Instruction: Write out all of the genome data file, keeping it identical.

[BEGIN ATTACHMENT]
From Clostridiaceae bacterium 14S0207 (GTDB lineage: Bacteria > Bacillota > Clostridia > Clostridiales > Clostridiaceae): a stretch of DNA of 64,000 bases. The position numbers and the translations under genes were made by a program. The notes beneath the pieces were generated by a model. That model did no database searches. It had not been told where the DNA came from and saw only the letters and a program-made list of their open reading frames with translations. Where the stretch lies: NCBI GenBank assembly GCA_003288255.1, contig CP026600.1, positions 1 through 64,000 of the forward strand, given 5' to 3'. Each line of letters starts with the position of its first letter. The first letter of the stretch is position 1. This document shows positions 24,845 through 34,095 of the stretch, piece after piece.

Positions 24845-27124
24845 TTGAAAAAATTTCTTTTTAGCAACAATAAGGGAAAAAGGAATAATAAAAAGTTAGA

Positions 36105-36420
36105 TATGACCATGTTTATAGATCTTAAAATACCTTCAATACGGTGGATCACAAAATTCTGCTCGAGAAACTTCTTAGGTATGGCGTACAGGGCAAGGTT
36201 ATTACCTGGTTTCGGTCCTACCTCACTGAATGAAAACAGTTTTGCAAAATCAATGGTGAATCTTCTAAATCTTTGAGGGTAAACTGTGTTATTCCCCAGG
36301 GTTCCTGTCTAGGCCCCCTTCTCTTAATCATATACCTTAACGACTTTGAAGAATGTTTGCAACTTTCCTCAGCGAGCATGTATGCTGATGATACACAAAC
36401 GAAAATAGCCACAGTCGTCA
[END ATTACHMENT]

From Clostridiaceae bacterium 14S0207 (GTDB lineage: Bacteria > Bacillota > Clostridia > Clostridiales > Clostridiaceae): a stretch of DNA of 64,000 bases. The position numbers and the translations under genes were made by a program. The notes beneath the pieces were generated by a model. That model did no database searches. It had not been told where the DNA came from and saw only the letters and a program-made list of their open reading frames with translations. Where the stretch lies: NCBI GenBank assembly GCA_003288255.1, contig CP026600.1, positions 1 through 64,000 of the forward strand, given 5' to 3'. Each line of letters starts with the position of its first letter. The first letter of the stretch is position 1. This document shows positions 24,845 through 34,095 of the stretch, piece after piece.

Positions 24845-27124
24845 TTGAAAAAATTTCTTTTTAGCAACAATAAGGGAAAAAGGAATAATAAAAAGTTAGA

Positions 36105-36420
36105 TATGACCATGTTTATAGATCTTAAAATACCTTCAATACGGTGGATCACAAAATTCTGCTCGAGAAACTTCTTAGGTATGGCGTACAGGGCAAGGTT
36201 ATTACCTGGTTTCGGTCCTACCTCACTGAATGAAAACAGTTTTGCAAAATCAATGGTGAATCTTCTAAATCTTTGAGGGTAAACTGTGTTATTCCCCAGG
36301 GTTCCTGTCTAGGCCCCCTTCTCTTAATCATATACCTTAACGACTTTGAAGAATGTTTGCAACTTTCCTCAGCGAGCATGTATGCTGATGATACACAAAC
36401 GAAAATAGCCACAGTCGTCA